HANG TIME HEADQUARTERS — Stunning is the only way to describe the mood shift here at the hideout in the past 24 hours.
From giddy anticipation for potential progress that could come from the first full bargaining session since the lockout began to the depths of despair in the aftermath of said meeting producing nothing of the sort. I tried to warn folks. No deal would be struck. The two sides were probably not going to move off of their initial positions. They did not.
The owners and players (and their representatives) are as far apart right now as they were when this entire ordeal began. It’s as if the calendar hasn’t moved one bit since July 1.
NBA commissioner David Stern and union executive director Billy Hunter might even agree on that. There is no next bargaining session scheduled. Not even a brief get together for coffee. Nothing.
The labor talks have “Hit a wall,” as our very own Steve Aschburner points out, but he is not the only one shining a light on the hard cap vs. soft cap debate that seems be at the center of the impasse (this week).
You can choose sides all you want, but as far as these eyes can see the only real losers in this entire affair are those of us who love the game and want to see it played as soon as possible.
Still, we have to gauge the reactions from all sides and examine the fine points of each and every argument. More importantly, we have to sort through the rubble now and figure out exactly where we go from here. Because optimism is no longer a part of this equation …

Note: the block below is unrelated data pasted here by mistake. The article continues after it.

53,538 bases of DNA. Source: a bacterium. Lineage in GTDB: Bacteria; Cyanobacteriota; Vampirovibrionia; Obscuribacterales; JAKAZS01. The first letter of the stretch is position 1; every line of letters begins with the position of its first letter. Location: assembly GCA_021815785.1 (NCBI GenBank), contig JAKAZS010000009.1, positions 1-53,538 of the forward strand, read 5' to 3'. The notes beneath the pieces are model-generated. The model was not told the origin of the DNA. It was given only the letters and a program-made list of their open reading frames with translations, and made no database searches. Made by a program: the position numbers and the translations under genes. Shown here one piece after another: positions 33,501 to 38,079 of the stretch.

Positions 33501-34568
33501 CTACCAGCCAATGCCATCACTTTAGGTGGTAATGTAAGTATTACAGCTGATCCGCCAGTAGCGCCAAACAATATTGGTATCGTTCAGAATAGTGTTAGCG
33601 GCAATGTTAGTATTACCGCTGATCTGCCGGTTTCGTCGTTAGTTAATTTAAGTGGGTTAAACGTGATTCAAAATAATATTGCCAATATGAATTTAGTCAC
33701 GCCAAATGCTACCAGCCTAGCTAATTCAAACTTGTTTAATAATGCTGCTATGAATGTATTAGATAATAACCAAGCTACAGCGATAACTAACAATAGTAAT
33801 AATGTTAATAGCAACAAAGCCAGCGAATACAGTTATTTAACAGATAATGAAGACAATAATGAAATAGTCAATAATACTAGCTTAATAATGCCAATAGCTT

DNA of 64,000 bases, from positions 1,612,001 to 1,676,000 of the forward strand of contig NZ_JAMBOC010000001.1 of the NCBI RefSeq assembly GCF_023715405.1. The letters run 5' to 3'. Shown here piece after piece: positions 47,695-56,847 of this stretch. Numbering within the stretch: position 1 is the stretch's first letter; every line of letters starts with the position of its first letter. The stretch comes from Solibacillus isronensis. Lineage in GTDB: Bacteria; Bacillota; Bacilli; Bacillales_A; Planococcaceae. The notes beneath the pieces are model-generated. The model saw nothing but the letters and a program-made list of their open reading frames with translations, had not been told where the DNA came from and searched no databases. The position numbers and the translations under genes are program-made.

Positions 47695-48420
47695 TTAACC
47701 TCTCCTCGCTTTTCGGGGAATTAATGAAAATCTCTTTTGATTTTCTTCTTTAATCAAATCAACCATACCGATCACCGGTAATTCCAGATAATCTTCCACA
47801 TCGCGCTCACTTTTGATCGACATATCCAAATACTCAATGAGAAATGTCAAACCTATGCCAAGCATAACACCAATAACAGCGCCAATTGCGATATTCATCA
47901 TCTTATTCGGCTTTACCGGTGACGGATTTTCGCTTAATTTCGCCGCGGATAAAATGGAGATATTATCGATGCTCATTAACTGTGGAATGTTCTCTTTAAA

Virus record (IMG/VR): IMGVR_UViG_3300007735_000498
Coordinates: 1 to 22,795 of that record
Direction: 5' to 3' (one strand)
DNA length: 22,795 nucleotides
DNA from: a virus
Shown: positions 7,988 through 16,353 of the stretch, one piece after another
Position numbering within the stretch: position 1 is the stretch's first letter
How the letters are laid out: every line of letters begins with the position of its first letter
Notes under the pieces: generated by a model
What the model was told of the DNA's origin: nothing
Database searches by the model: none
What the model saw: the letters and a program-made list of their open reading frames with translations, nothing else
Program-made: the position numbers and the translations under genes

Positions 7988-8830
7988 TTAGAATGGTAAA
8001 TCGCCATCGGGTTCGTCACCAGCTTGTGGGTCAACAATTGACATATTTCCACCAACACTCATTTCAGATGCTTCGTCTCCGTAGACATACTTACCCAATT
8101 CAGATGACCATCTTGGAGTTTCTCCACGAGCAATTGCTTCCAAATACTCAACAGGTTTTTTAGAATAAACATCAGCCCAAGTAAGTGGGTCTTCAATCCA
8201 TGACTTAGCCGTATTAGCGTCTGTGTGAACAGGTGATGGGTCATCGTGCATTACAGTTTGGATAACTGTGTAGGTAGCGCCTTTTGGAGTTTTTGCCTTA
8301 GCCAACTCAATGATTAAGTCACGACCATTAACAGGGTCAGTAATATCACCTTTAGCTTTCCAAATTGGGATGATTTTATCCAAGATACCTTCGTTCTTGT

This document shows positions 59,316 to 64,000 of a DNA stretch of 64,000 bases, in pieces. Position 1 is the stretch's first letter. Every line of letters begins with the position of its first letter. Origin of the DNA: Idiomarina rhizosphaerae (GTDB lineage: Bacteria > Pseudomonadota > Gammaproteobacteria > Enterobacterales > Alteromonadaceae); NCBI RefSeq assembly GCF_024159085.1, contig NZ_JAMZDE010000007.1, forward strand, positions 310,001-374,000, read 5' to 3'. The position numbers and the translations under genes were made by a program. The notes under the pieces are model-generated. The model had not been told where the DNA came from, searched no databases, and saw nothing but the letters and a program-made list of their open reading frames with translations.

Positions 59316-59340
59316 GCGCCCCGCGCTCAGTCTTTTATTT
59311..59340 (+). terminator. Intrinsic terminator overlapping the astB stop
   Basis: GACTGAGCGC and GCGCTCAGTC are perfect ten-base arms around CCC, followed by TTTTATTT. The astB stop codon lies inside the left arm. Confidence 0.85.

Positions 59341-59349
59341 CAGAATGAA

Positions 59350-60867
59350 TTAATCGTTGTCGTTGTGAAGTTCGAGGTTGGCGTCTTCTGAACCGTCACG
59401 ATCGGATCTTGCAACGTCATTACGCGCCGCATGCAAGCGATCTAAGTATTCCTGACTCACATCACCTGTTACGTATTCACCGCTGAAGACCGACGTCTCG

The Union’s Next Test … Decertification
Adrian Wojnarowski of Yahoo! Sports: When [Hunter] goes to Las Vegas on Wednesday for the most important players meeting of his tenure as executive director, does he find a coup awaiting him?
“Now Billy has to go to Las Vegas with nothing to bring the players,” a prominent agent told Yahoo! Sports on Tuesday night.
“He’s chosen a particular path, and there hasn’t been any progress on that path. There was all this false optimism in the last week about how the league was going to come with a new proposal that he could take back to the players, and they came with nothing. Stern wants to stall, and stall until the players start missing paychecks.
“Billy was hoping that he could keep the players engaged, excited that a deal was coming. There was all that rhetoric of good feelings, and today was the day that Stern was going to come with a proposal. He was relying on the fact that Stern would negotiate in good faith with him, that he didn’t want to lose games. He thought that Stern would blink, start to negotiate. He was relying on the fact Stern didn’t want to hurt the game, and he was wrong.”
Yes, there had to be a pit in Hunter’s stomach. Three hours waiting for the owners to debate among themselves, big markets wanting to cut a deal, and small markets willing to lose games – lose the season – to get guaranteed profits and maybe a better chance to chase championships.
There’s a big labor meeting in Las Vegas on Thursday, and Hunter is competing for the hearts and minds of his rank-and-file players. He’s already lost the top agents, who are laying the groundwork for a coup, sources told Yahoo! Sports. The decision to make a move on Hunter could come as soon as this week, agents privately said.